11 Nov, 2016
Islamophobia in Europe has a long tradition and history. Many of the first German leaflets in the 16th century, the early forms of newspapers, dealt with the Ottoman advance in Southeast Europe and propagated a major Islamic threat for Christianity and Europe. This propaganda helped the German Emperor to collect a “Türkensteuer” (Turks tax) from all principalities within the Empire, which was the first common tax in German history.
Many of the European nations define their historical role as “antemurale christianitatis” (Bulwark of Christianity) against the Turkish (which means: Islamic) threat. At the beginning of the 20th century, British Foreign Minister Edward Grey described “Panislamism” in a speech in the House of Commons as the “biggest threat for the civilized world” which provoked a Panislamism debate.
Many of the Ottoman intellectuals felt the necessity to take part in this debate and to defend the “East” and the Ottoman Empire against the accusation of an Islamic threat. In the second half of the 20th a large number of Muslim workers, mainly from Turkey and Northern Africa, emigrated to Germany and other western European countries.
The existence of Muslims in Europe provoked the establishment of anti-Muslim organizations and parties, which propagated that Europe is under threat of an Islamic occupation. Finally, political instability in the Middle East and the intervention of Western powers in the region provoked the establishment of terrorist organizations defining themselves as “Islamist”. The refuge of millions of Muslims from the conflict ridden regions in the Middle East to Europe and the refugee crisis caused the revival of an Islam debate and the Islamophobia reached its peaks again in Europe.
The aim of this international symposium is threefold:
1- to examine the extent to which Islamophobia has been a subject of academic research;
2- to bring together experts of the topic; and
3- to encourage young academicians to carry out research on the subject.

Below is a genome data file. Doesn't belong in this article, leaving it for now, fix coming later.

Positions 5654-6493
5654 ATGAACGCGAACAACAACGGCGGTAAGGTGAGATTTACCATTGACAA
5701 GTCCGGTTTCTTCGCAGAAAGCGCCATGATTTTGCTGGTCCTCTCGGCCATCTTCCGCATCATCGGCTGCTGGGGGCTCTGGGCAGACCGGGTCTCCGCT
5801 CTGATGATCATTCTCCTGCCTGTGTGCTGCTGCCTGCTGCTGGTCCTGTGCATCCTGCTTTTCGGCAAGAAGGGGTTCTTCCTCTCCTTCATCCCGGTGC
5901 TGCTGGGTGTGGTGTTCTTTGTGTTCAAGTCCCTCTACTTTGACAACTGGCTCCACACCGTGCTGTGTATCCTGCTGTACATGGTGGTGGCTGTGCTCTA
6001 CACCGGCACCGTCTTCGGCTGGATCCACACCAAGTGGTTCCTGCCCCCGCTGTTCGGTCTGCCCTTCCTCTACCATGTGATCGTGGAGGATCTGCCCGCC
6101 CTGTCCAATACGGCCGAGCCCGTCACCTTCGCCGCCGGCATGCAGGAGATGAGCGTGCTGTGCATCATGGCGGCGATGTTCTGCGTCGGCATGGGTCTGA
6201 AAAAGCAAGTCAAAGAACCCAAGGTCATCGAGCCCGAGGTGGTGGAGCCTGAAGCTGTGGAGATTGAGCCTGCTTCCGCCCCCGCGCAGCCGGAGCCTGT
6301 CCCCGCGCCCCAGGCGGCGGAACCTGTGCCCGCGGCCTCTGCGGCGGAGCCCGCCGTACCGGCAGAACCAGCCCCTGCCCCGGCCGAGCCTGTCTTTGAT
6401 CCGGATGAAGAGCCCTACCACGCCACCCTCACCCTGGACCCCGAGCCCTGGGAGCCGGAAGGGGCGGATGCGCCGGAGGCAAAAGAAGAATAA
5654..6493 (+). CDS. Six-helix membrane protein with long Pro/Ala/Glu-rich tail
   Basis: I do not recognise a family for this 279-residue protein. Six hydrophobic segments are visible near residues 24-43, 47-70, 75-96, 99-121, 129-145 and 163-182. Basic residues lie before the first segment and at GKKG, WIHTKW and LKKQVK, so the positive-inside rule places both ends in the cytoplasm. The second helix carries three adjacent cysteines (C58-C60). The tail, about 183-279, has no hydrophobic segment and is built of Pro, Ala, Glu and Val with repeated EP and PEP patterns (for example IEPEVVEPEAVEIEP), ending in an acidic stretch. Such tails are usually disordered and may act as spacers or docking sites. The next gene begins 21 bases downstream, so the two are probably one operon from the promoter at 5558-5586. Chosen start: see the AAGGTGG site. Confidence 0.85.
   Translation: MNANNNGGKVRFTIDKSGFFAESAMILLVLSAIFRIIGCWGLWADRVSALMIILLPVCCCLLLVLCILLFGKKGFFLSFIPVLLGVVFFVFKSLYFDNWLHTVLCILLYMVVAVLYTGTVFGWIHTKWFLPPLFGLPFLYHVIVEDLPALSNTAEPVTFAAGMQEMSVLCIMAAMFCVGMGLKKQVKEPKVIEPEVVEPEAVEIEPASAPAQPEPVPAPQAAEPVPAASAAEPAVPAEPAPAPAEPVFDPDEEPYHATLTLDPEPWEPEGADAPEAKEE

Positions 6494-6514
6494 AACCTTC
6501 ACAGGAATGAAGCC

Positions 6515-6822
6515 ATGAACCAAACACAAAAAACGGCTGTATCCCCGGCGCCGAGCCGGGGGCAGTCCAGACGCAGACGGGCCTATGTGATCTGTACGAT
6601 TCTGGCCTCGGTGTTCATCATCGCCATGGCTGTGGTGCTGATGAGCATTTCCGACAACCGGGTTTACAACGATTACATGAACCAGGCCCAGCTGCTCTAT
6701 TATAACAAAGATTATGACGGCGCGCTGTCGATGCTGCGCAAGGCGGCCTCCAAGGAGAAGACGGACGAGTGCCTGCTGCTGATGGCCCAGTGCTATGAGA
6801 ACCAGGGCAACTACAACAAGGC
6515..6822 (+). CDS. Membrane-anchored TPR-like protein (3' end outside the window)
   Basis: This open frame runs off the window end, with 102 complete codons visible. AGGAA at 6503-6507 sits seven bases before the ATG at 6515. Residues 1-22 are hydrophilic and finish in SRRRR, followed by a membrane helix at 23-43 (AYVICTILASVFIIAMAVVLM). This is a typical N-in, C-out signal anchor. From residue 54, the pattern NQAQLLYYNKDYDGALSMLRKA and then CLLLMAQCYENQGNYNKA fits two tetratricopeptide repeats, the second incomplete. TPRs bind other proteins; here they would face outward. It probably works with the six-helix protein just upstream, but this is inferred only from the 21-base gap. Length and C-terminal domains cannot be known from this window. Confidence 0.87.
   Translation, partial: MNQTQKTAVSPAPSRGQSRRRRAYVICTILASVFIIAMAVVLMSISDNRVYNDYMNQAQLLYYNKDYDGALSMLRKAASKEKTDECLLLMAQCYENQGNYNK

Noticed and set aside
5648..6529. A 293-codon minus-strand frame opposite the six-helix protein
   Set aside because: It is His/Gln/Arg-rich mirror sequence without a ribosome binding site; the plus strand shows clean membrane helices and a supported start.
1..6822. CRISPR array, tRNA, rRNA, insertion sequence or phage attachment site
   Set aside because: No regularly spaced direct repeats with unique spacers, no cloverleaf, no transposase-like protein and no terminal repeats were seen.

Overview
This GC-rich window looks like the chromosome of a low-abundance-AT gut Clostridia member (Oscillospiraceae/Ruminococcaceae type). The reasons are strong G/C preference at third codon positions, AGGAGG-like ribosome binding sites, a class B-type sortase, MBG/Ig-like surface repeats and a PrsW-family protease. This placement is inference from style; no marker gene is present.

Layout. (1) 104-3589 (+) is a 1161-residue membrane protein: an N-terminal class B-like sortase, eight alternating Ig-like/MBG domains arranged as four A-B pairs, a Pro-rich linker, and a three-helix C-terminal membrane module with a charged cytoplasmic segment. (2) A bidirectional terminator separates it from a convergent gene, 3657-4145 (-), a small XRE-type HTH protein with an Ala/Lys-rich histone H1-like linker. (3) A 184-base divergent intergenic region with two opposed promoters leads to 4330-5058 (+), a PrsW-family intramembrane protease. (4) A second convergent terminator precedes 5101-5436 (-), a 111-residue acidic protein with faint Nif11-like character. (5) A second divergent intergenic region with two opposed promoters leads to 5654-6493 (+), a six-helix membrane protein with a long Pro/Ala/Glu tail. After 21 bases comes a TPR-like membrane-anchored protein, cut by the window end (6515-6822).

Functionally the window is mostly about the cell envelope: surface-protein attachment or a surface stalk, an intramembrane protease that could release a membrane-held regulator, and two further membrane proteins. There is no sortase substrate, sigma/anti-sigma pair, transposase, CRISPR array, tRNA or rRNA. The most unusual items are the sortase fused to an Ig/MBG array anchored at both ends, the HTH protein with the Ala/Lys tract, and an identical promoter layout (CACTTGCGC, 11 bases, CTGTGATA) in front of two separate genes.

The symposium will examine the Islamophobia from different angles:
1. Image of Islam and Islamic empires / states in Europe (press, historiography, school education, textbooks, literature, art etc.)
2. Muslim communities and minority groups in Europe and their religious organizations, the minority policies of European countries, status of Islam in Europe,
3. Instruments of anti-Muslim propaganda, publications, nationalist or racist political organizations and parties and their propaganda against Islam and Muslims.
4. Attacks and repression against Muslim communities and minorities in Europe in the past and present.
5. Activities and responses in the Islamic world against the Islamophobia in the West.
Scholars willing to participate in the symposium shall send the title of their presentation with an abstract of 200-300 words as a Word document to the organizing committee by November 30th, 2016. Among the applications those papers which are based on primary sources or field work, and particularly those of young scholars writing a master thesis or PhD dissertation on this theme will be given priority.
Following the symposium, the papers will be published in an edited book.
Symposium Chairs: Dr. Halit Eren (General Director of IRCICA); Prof. Dr. Mehmet Hacısalihoğlu (Director of BALKAR)